Dr James W. D. Hobro
Department of Earth Sciences, University of Cambridge .
From 1995 until 1999 I studied for a Ph.D. at the Bullard Laboratories as a member of Churchill College. I subsequently (1999-2000) held the post of Research Associate for the Cambridge Advanced Lithological Imaging Project (LITHOS), working on development and documentation of the seismic inversion code (Jive3D) developed during the course of my Ph.D. This page acts as my academic science home page and a point from which copies of my Ph.D. thesis and the Jive3D code may be downloaded. Since September 2000 I have been working for Schlumberger (and subsequently WesternGeco, formed by the merging of Schlumberger Geco-Prakla and Western Geophysical). I would like to thank the computing officers at Bullard for allowing me to maintain this page.
|Between 1995 and 1998 I developed a 3-D seismic tomographic inversion method called Jive3D. This is a seismic travel-time inversion package that is able to model complex sub-surface structures using combined reflection and refraction seismic data. Jive3D has been tested extensively on synthetic and real data sets and has been applied to data from a wide variety of survey types. The Jive3D code and documentation are currently available to download. See the Jive3D page for more details. Development of the Jive3D method formed the first part of my Ph.D. thesis, and was supervised by Dr Tim A. Minshull and Dr Satish C. Singh. The image shown here is a slice through a 3-D model produced by Jive3D and viewed in perspective.|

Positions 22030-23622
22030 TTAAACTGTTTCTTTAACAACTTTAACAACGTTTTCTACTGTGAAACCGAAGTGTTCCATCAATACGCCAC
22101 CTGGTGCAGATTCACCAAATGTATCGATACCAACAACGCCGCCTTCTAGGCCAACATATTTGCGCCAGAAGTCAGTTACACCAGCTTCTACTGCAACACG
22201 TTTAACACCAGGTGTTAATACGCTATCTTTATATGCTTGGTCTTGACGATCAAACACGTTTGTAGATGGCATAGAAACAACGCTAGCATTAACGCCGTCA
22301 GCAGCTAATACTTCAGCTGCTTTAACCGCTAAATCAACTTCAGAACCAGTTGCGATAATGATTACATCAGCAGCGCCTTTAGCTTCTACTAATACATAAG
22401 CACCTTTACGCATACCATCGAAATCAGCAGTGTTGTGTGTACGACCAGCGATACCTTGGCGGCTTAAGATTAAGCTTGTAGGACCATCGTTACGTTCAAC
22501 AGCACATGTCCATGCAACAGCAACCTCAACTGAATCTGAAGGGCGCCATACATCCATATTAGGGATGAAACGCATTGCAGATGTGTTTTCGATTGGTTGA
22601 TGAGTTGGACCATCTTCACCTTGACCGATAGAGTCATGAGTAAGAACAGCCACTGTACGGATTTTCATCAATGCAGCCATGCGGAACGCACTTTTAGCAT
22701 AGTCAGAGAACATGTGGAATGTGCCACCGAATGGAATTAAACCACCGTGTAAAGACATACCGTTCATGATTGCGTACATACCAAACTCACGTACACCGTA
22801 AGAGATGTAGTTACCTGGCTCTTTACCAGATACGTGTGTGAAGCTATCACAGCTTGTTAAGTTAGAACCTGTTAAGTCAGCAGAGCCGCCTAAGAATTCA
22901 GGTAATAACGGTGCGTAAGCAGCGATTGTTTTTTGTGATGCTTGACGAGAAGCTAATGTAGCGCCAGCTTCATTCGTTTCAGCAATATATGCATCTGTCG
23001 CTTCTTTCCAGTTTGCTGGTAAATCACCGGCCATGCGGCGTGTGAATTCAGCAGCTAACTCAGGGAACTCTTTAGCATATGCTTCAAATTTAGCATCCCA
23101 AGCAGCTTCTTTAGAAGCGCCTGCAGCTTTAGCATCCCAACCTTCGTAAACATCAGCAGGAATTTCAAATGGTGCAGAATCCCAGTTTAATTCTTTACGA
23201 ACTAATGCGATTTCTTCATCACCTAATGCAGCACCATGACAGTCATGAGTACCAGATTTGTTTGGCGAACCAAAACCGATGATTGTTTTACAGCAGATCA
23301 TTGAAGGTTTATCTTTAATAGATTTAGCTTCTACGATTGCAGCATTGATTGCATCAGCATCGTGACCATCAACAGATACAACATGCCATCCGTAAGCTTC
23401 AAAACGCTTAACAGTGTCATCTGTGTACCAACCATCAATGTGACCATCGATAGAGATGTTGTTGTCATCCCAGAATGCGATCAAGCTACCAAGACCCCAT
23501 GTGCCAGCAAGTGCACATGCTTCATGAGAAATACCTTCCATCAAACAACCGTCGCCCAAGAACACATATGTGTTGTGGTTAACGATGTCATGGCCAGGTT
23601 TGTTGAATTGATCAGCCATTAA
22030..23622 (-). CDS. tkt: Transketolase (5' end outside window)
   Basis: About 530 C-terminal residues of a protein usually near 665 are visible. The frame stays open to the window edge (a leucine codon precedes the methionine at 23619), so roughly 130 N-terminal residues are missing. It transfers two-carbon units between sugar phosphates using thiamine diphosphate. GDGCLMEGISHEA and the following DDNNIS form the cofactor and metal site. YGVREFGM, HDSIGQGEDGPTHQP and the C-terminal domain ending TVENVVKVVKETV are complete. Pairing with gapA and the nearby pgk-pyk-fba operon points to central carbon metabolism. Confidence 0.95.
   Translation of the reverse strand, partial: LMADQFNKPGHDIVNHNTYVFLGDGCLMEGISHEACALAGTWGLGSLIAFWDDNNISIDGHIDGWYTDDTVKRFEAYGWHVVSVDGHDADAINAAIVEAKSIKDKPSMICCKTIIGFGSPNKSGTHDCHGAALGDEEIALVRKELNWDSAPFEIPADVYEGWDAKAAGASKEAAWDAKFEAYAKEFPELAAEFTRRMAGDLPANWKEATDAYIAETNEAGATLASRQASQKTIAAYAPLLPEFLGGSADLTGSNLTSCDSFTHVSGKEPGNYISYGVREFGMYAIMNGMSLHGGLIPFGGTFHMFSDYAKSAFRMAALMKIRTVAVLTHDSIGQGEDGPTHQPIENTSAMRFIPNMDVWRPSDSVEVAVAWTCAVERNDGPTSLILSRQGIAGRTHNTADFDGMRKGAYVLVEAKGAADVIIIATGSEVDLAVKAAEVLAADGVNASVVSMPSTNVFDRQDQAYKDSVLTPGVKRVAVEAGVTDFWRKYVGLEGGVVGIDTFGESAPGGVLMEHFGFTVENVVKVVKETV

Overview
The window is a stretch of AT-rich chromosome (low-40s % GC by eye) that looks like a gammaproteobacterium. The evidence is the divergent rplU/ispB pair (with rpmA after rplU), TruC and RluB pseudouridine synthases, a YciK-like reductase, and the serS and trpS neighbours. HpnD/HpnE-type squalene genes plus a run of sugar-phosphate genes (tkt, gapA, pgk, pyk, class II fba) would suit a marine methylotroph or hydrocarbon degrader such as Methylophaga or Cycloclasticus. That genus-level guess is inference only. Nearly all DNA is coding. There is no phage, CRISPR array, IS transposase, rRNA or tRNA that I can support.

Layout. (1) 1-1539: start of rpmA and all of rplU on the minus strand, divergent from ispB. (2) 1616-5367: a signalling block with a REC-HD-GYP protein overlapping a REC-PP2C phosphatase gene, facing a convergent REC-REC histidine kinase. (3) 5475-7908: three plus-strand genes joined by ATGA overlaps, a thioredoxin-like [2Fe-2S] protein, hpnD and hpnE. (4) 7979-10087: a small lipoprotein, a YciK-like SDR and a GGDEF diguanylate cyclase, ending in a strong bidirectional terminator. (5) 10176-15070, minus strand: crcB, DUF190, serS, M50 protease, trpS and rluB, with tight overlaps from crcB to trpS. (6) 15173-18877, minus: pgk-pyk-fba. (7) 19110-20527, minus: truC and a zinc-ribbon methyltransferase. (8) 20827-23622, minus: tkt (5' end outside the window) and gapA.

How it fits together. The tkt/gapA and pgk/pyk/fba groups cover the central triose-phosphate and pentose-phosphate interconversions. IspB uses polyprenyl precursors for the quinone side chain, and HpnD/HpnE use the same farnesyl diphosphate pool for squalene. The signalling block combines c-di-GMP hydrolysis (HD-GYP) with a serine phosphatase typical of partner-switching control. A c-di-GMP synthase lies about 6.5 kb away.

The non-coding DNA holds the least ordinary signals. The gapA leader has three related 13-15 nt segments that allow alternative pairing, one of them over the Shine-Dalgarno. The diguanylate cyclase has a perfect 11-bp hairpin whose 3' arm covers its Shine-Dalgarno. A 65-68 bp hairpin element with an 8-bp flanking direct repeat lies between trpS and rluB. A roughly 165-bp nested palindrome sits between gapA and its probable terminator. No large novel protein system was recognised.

|I have applied the Jive3D inversion method to a 3-D wide-angle seismic data set that provides seismic velocity constraints on the methane hydrate stability zone in a region of the Cascadia Margin. The results revealed the 3-D variation in seismic P-wave velocity throughout the stability zone. This study formed the second part of my Ph.D. thesis and was also supervised by Dr Tim A. Minshull and Dr Satish C. Singh. A map of this region of the Cascadia Margin is shown, centred on the location of the survey used in this analysis.|
|Although fission track analysis is widely used as a means of dating minerals, there are many uncertainties inherent in the methods currently used to estimate track volume density and uranium concentration. The density of track intersections with a prepared mineral surface is normally measured by etching the mineral and illuminating the surface with reflected light. In the External Detector method, however, more information on the track density in the detector may be obtained by examining the image in more detail, and in particular, by measuring the distribution of track intersection areas. This work is done in collaboration with Dr John A. Miller. The image shown here is the surface of an external mica detector under reflected light, showing many track intersections and interference fringes from a few oblique tracks.|